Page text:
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Analyst: Peter Carlisle faces tough mayoral fight against incumbent Caldwell

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HONOLULU (HawaiiNewsNow) -

Former Honolulu Mayor Peter Carlisle wants his old job back.

Carlisle announced his candidacy Friday, saying voters are looking for a more direct style of leadership in Honolulu Hale.

“A leader doesn’t put their finger to the wind and figure out which way the wind is blowing,” he said, referring to Mayor Kirk Caldwell.

Caldwell unseated Carlisle in 2012, and is running for a second term.

Carlisle's announcement ends months of speculation, during which Carlisle sought to curry favor from former Gov. Ben Cayetano.

Speaking at a news conference in Downtown Honolulu, Carlisle said if he's elected, he'll put the embattled rail project at the forefront of his priorities.

“Rail, while it has many problems in terms of costs, there is no doubt that rail is the future of Honolulu,” he said.

Carlisle also criticized efforts to put control off the $6.9 billion project in the hands of the City Council, and blasted Caldwell for what he called a lack of leadership on rail.

Leaders "make a decision dramatically, appropriately and forcefully," he said.

Caldwell's camp brushed off the criticism.

Campaign chairman Lex Smith said Caldwell has "tackled all the challenges presented to him, tackled them head on, and that's what this campaign will be about."

Carlisle faces a tough battle against incumbent Caldwell, who already has $1.6 million in his campaign war chest. So far this year, Caldwell has held five fundraisers, two of them this month alone.

Political analyst Colin Moore says that could be ammunition for Carlisle's attack.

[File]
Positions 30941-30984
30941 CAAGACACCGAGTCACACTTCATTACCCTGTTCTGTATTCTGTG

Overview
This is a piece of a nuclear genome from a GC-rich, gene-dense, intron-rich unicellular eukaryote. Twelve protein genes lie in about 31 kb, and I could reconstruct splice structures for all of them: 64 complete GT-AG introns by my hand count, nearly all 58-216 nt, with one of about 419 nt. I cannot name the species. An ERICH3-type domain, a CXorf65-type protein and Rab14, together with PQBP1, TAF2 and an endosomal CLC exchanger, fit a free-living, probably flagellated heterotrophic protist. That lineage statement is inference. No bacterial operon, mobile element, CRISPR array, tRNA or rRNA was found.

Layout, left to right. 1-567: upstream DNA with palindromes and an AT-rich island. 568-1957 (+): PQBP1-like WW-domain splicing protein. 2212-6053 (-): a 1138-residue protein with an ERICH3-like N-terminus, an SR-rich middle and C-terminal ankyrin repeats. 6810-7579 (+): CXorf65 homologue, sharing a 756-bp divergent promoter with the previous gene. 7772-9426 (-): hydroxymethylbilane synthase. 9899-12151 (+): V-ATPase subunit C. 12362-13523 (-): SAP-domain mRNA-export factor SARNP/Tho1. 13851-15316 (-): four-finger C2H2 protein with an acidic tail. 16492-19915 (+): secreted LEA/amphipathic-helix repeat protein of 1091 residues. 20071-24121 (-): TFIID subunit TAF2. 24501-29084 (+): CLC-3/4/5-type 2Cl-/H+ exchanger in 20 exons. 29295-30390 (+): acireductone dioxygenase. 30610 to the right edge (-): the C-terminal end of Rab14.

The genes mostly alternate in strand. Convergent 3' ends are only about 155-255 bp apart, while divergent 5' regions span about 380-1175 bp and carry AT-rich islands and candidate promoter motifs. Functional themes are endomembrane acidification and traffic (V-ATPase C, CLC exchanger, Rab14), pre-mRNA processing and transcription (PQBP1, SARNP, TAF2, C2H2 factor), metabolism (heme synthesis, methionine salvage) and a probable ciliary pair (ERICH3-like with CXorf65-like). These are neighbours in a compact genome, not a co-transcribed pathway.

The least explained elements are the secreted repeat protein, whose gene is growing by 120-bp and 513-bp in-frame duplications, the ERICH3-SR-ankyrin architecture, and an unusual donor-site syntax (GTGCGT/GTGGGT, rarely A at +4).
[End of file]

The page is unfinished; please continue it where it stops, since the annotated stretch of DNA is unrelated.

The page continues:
"There's always criticism that Caldwell takes a lot of money from special interests," he said. "And I think Carlisle hinted at that in his comments about being firm on ethical issues," he said.

Moore added that Carlisle's loss to Caldwell in 2012 will be tough to overcome.

"It's hard to make a comeback in politics," he said.

Carlisle served as mayor from 2010 to 2013, and was city prosecuting attorney from 1996 to 2010. He blames "inaccurate accusations" leveled against him for his loss in 2012, and he's ready for another round.

"The only way you're going to right the ship is that if you have a real genuine leader at the helm," Carlisle said.

Carlisle is currently a partner at O’Connor Playdon & Guben.

His announcement comes a day after Caldwell got his first major endorsement -- from the Hawaii Construction Alliance. When asked why he thinks he would make a better mayor than Caldwell, Carlisle said that he would be a better leader who makes firm decisions.

The 63-year-old also said that if elected as mayor, he will likely only serve one term, primarily because of his age.

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